MOVEMENT FOR ORGAN DONATION YET TO GAIN TRACTION IN INDIA
Saturday, 18 August 2018 | PNS | Haridwar–
What can be a bigger gift than gifting a life to another person by donating a body organ after death? But many of us hardly realise this. On the World Organ Donation Day which is observed every year in India along with the rest of the world on August 13, some organisations and people speak volume of the importance of donating organs for those who need and soon things are forgotten. There is a huge gap between demand and supply of body organs which can be filled if people pledge for organ donation when alive. The reality is that a handful of ash is what is left after death. If properly planned beforehand, one can give life to other persons by donating body organs to those who are in need. The doctors based in the city have launched an awareness programme to inspire people to plan their life after death by donating functional organs of the body as part of the observance of organ donation week that started on August 13. They said that healthy transplantable organs and tissues might be donated to be transplanted into another person whose organs are malfunctioning and posing threat to life. Donated organs give the recipient the opportunity of a longer and better quality of life, they said.
As per the current statistics, in India, the current organ donation rate is 0.5 donors per million population as compared to more than 30 donors per million in some western countries. Globally Spain tops in terms of organ donation while India’s neighbour Sri Lanka is the biggest cornea supplier to the world. The Sri Lankan Government has made it mandatory for its people to donate eyes after death.
The donor of the organs plays a role of god in the life of organ transplanted person, said Dr M S Singhal who runs a diabetes treatment clinic. “Our scriptures are full of instances in which the saints and sages donated their body parts even when alive. Rishi Dadhichi donated his body, bones to help Devas, says a legend. By pledging to donate organs after death, one could play a major role in beautifying life of someone, increasing the period of living far beyond expectations. We hope that the movement for body organ donation on death would gain momentum in India in the coming days. We are doing our mite to the great cause,” he said.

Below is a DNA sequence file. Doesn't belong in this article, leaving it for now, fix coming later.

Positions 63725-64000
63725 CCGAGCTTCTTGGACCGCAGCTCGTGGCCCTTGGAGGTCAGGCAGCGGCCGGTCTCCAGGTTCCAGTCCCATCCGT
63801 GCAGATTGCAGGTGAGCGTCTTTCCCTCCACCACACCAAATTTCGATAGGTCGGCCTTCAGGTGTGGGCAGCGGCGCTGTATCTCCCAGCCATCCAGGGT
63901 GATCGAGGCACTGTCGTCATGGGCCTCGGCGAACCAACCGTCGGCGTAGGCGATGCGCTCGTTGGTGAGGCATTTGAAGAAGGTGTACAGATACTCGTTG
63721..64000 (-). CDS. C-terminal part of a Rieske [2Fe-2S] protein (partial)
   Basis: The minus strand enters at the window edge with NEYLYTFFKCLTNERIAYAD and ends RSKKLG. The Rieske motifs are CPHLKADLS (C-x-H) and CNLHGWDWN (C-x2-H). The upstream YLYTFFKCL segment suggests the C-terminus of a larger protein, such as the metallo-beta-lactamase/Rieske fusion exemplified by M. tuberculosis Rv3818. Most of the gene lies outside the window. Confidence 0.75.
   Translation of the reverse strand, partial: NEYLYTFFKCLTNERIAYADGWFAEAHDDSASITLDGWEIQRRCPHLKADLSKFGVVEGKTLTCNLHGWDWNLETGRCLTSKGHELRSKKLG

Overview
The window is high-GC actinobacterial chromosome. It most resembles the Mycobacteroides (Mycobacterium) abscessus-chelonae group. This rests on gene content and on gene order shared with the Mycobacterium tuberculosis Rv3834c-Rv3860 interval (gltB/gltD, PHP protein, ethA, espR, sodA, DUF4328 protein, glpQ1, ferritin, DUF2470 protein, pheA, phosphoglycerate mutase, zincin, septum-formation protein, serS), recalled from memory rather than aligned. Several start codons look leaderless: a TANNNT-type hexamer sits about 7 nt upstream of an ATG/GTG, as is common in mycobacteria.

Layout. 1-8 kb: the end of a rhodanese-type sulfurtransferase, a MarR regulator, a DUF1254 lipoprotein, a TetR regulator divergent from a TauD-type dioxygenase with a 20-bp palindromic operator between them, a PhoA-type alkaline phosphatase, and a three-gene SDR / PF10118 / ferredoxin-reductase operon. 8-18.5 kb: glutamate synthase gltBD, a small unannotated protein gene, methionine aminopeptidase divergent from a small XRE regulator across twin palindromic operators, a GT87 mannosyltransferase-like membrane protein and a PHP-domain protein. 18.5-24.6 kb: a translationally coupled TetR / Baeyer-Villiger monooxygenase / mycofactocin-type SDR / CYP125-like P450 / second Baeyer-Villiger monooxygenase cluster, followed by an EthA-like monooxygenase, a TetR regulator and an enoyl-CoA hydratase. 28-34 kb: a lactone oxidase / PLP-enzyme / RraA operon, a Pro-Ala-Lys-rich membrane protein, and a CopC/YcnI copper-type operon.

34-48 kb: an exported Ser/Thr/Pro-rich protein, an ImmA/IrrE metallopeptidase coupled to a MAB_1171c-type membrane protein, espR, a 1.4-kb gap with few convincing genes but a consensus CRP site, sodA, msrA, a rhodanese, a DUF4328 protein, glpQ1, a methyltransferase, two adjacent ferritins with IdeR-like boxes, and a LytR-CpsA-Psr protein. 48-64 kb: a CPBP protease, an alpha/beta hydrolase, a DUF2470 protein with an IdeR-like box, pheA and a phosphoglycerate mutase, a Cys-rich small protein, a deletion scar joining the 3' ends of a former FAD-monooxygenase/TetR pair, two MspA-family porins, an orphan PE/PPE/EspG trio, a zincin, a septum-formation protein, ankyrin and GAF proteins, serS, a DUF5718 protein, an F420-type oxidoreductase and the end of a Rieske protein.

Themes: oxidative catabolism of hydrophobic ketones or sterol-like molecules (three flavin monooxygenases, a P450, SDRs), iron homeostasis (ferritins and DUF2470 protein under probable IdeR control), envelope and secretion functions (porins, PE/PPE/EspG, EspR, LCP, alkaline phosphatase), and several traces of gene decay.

Neha Malik, founder member of Muskan Foundation said, “Through this awareness week which began on 13 August-marking the world organ donation day-we have strived to motivate the normal healthy human beings to pledge to donate organs after death. We are conducting campaign in schools and colleges to popularise the noble concept of organ donation on death. It provides a great opportunity in everyone’s life to come ahead and pledge to donate their precious organs on death so as to ensure that others who need them can live a proper, healthy life. Five members of our foundation have pledged full body donation after death and they have accordingly got registered at Himalayan Institute of Medical Sciences at Jolly Grant for the same. Several others have also pledged for donation of eyes after death.”
Donation of a pair of eyes within six hours of death can benefit four persons since cornea is used by layering process, added Malik. “The family members can observe certain precautions like calling the nearest eye bank or NGO which has tie-up with eye- bank, keeping eyes of the deceased moist by putting wet cottons over the eyes and pillow under the head of the person. Death certificate by any local doctor is a must for the doctors who perform surgical removal of organs,” she said.
A non-governmental organisation, Sri Lanka Eye Donation Society has provided over 60,000 corneas for corneal transplantation for patients living across 57 countries since 1961. It is one of the major suppliers of human eyes to the world with a supply of approximately 3,000 corneas per year.
The process of organ donation is governed by a transplant regulatory body and special acts have been laid down by authorities for the same. All hospitals conducting transplants have to be registered under the government and follow rules and regulations as per the laws.
Kidney, lungs, heart, eye, liver, pancreas, cornea, small intestine, skin tissues, bone tissues, heart valves and veins can be used for transplant surgeries. Organs must be removed as soon as possible following brain death while circulation is maintained artificially. Tissues may be removed within 12 to 24 hours, say the doctors.
Director, Yogmata Pilot Baba Hospital, Dr Pawan Kumar said, “Vital organs like heart, liver, kidneys, intestines, lungs, and pancreas can be donated in case of ‘brain death’. When the brain stops functioning, these organs can still be used for the recipients. However other tissues like corneas, heart valves, skin, bones etc. can be donated only in case of natural death.”
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